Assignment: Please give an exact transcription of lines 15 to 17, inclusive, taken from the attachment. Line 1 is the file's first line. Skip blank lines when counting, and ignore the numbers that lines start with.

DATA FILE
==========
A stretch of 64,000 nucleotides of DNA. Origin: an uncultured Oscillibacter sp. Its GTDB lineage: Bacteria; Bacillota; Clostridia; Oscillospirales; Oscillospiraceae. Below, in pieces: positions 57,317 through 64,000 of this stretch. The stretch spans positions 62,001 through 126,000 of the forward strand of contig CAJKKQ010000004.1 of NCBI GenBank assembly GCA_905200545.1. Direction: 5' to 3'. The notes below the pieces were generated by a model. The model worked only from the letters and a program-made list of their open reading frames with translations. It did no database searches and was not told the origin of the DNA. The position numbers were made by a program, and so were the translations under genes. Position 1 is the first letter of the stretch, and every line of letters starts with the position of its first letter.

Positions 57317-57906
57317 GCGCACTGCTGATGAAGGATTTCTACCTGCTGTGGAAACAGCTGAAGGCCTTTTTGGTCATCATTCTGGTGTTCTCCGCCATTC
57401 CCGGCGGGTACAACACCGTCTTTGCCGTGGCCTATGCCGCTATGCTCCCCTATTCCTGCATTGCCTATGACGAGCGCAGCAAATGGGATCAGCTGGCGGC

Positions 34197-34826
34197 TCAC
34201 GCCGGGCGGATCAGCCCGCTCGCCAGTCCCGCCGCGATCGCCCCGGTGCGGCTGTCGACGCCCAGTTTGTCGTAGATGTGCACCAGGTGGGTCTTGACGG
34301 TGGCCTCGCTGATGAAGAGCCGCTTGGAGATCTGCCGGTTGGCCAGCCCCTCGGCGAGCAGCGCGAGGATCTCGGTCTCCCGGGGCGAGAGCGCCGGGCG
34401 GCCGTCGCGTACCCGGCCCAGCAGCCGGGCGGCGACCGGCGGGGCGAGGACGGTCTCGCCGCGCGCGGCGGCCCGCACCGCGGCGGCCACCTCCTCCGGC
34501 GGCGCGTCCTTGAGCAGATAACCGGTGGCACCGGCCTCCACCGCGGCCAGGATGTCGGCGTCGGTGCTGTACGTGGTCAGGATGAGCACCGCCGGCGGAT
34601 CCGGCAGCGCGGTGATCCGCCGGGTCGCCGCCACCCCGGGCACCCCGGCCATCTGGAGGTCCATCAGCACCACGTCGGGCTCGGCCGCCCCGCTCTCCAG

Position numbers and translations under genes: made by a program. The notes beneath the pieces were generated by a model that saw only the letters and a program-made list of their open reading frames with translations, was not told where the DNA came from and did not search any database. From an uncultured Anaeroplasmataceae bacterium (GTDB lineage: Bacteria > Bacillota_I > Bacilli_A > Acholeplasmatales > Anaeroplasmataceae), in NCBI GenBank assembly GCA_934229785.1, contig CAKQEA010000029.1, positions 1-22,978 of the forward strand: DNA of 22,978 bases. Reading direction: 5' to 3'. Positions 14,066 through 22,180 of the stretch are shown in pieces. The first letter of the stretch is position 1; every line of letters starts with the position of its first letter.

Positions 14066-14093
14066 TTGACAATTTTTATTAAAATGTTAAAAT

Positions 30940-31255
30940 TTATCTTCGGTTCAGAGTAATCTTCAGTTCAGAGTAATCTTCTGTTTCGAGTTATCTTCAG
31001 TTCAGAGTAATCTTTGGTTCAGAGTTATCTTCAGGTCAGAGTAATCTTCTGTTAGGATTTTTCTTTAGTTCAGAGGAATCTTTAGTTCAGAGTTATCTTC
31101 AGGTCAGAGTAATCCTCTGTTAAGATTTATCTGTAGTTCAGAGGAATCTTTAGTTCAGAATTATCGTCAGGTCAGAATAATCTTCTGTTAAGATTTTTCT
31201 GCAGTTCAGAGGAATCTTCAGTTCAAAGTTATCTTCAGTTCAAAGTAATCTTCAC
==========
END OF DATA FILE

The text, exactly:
Positions 30940-31255
30940 TTATCTTCGGTTCAGAGTAATCTTCAGTTCAGAGTAATCTTCTGTTTCGAGTTATCTTCAG
31001 TTCAGAGTAATCTTTGGTTCAGAGTTATCTTCAGGTCAGAGTAATCTTCTGTTAGGATTTTTCTTTAGTTCAGAGGAATCTTTAGTTCAGAGTTATCTTC